Remote control rifle range debuts




 
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Boots
 
November 22nd, 2004  
dougal
 
 

Topic: Remote control rifle range debuts


Remote control rifle range debuts

The site will let people shoot barbary sheep and other species
Soon you could go hunting via the net.
A Texas company is considering letting web users use a remote-controlled rifle to shoot down deer, antelope and wild pigs.

For a small fee users will take control of a camera and rifle that they can use to spot and shoot the game animals as they roam around a 133-hectare Texas ranch.

The Live-Shot website behind the scheme already lets people practise shooting at targets via the internet.

Gun sights

John Underwood, the man behind the Live-Shot website, said the idea for the remote-control hunting came to him a year ago when he was watching deer via a webcam on another net site.

"We were looking at a beautiful white-tail buck and my friend said 'If you just had a gun for that'. A little light bulb went off in my head," Mr Underwood told the Reuters news agency.

A year's work and $10,000 has resulted in a remote-controlled rig on which sits a camera and .22 calibre rifle.

Mr Underwood is planning to put one of these rigs in a concealed location in a small reserve on his Texas ranch and let people shoot at a variety of game animals.

Also needed is a fast net connection so remote hunters can quickly track and aim at passing game animals with the camera and rifle rig.

Each remote hunting session will cost $150 with additional fees for meat processing and taxidermy work.

Species that can be shot will include barbary, Corsican and mouflon sheep, blackbuck antelope and wild pigs.

Already the Live-Shot site lets people shoot 10 rounds at paper and silhouette targets for $5.95 for each 20-minute shooting session. For further fees, users can get the target they shot and a DVD recording of their session.

Handlers oversee each shooting session and can stop the gun being fired if it is being aimed off-range or at something it should not be.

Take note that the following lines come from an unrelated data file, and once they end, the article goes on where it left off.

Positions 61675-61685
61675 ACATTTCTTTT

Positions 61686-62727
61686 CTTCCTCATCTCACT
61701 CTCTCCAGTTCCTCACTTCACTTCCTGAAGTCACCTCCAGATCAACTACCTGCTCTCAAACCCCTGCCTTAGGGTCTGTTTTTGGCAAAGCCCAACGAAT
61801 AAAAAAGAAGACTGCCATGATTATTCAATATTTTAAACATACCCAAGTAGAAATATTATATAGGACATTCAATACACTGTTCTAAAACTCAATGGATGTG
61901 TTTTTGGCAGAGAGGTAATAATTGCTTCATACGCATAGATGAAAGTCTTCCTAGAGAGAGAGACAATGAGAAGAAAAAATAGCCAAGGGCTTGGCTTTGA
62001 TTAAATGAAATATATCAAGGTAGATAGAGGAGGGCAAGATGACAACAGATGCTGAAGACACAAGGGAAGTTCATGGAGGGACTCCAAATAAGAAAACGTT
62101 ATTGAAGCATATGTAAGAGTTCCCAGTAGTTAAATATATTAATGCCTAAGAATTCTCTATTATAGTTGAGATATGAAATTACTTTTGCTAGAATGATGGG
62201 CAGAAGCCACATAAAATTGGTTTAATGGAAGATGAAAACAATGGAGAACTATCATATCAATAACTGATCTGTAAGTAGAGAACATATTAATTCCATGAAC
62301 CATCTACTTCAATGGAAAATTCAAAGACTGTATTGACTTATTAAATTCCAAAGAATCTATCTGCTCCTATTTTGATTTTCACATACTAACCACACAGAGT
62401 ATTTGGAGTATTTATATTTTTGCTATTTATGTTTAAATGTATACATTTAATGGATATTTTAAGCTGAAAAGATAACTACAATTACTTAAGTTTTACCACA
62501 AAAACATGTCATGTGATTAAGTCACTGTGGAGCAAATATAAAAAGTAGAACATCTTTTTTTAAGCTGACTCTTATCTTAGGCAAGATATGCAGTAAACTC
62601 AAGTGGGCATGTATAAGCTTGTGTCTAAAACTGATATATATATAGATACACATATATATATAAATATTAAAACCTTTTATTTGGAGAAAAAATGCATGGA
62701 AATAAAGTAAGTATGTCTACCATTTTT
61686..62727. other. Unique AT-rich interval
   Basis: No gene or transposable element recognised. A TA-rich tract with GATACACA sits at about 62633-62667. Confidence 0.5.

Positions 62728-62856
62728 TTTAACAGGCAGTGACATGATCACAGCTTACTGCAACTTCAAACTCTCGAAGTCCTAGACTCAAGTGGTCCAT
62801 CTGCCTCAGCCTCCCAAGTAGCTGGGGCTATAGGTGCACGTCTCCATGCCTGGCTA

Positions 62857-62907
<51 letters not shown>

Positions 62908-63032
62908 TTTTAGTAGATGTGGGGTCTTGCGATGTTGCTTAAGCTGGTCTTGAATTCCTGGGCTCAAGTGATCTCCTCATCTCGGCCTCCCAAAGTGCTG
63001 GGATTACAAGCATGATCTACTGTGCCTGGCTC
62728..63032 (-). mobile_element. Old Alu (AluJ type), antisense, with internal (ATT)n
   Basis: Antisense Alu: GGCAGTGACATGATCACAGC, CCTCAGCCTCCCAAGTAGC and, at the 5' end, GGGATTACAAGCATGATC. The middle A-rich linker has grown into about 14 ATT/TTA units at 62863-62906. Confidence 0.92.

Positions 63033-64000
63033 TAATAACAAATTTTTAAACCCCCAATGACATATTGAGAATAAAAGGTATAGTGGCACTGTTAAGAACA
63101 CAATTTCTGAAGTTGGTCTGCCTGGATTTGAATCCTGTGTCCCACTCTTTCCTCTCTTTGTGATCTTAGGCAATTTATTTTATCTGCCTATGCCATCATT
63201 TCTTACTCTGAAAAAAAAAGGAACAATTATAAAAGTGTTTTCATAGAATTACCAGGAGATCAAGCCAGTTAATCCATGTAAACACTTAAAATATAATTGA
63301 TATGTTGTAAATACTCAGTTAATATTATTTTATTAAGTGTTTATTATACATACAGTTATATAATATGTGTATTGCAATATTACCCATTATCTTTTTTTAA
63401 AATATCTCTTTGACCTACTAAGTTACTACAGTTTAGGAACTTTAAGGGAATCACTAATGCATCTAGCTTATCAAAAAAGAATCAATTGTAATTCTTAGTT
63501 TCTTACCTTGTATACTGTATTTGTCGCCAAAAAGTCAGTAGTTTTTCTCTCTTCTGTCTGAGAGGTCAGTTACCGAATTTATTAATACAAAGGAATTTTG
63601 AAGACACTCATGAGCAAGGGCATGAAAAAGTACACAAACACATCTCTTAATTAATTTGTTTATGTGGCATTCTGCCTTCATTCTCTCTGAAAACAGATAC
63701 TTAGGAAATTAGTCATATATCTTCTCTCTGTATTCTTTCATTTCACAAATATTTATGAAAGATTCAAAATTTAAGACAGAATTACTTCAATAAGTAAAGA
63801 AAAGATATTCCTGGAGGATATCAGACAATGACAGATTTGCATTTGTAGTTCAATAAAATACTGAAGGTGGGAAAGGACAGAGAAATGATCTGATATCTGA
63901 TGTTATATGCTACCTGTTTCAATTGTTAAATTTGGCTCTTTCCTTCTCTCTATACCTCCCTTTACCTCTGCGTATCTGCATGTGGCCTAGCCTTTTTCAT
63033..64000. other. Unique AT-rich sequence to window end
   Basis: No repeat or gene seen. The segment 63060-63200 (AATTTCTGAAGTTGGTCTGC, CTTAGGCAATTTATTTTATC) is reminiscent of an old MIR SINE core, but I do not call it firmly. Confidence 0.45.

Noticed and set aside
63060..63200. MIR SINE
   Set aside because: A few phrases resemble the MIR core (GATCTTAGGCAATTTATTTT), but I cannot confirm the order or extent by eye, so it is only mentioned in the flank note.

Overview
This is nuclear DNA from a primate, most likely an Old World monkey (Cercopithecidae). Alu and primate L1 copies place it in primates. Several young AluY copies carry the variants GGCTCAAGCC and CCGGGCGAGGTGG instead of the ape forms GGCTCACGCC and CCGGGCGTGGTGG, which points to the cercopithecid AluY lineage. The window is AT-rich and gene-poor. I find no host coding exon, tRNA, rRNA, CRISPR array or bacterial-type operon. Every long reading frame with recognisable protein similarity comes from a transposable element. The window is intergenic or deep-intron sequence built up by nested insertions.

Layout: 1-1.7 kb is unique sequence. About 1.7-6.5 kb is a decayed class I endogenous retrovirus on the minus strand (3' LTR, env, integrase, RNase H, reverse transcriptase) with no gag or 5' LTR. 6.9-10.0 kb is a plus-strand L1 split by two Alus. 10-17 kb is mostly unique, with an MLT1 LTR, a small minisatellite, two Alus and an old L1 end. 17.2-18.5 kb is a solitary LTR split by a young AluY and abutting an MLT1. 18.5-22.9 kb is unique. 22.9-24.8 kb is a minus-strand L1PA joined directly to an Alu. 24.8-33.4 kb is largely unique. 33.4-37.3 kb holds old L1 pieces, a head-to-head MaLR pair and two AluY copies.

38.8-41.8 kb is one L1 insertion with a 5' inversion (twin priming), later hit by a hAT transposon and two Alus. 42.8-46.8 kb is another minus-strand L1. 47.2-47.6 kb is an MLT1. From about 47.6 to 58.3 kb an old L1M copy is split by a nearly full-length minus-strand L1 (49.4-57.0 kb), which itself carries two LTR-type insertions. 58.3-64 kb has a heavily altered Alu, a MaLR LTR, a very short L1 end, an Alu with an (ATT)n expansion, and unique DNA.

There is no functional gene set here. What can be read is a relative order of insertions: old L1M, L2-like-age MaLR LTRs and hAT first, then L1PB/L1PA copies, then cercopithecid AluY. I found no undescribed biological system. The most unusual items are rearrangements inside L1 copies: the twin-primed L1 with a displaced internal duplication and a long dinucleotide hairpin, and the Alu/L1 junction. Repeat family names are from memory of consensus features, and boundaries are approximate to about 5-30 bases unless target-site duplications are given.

Mr Underwood said that internet hunting could be popular with disabled hunters unable to get out in the woods or distant hunters who cannot afford a trip to Texas.

Mike Berger, wildlife director of the Texas Parks and Wildlife Department, said current hunting statutes did not cover net or remote hunting.

He said state laws on hunting only covered "regulated animals" such as native deer and bird species. As such there was nothing to stop Mr Underwood letting people hunt "unregulated" imported animals and wild pigs.

Mr Underwood also lets people come in person to the ranch to hunt and shoot game animals.
November 22nd, 2004  
Marksman
 
 
this is sick,really sick
November 22nd, 2004  
AussieNick
 
Oh my god people are getting so bloody lazy. Can't people get back out in nature once in a while.
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Boots
November 22nd, 2004  
Locke
 
 
nah, geeks are alllergic to fresh air,its a fact
November 22nd, 2004  
A Can of Man
 
 
This is stupid. This will not improve your marksmanship. The only way to do that is to get your butt out there and shoot with your own hands. Or else you're better off just playing a computer game.
November 22nd, 2004  
Darkmb101
 
Whats teh point of goin hunting, if ur gonna sit in front of ur computer teh whole time?
November 22nd, 2004  
dougal
 
 
You tell me. There must be a market for it
November 22nd, 2004  
A Can of Man
 
 
Sadistic bastards.
November 22nd, 2004  
dougal
 
 
Is there a good side to this? If not can this be moved to the 'WHY' post?
November 22nd, 2004  
Darcia
 
The USA has become a very lazy nation......maybe soon we will be able to go shopping for food in our homes.....O wait we can already do that....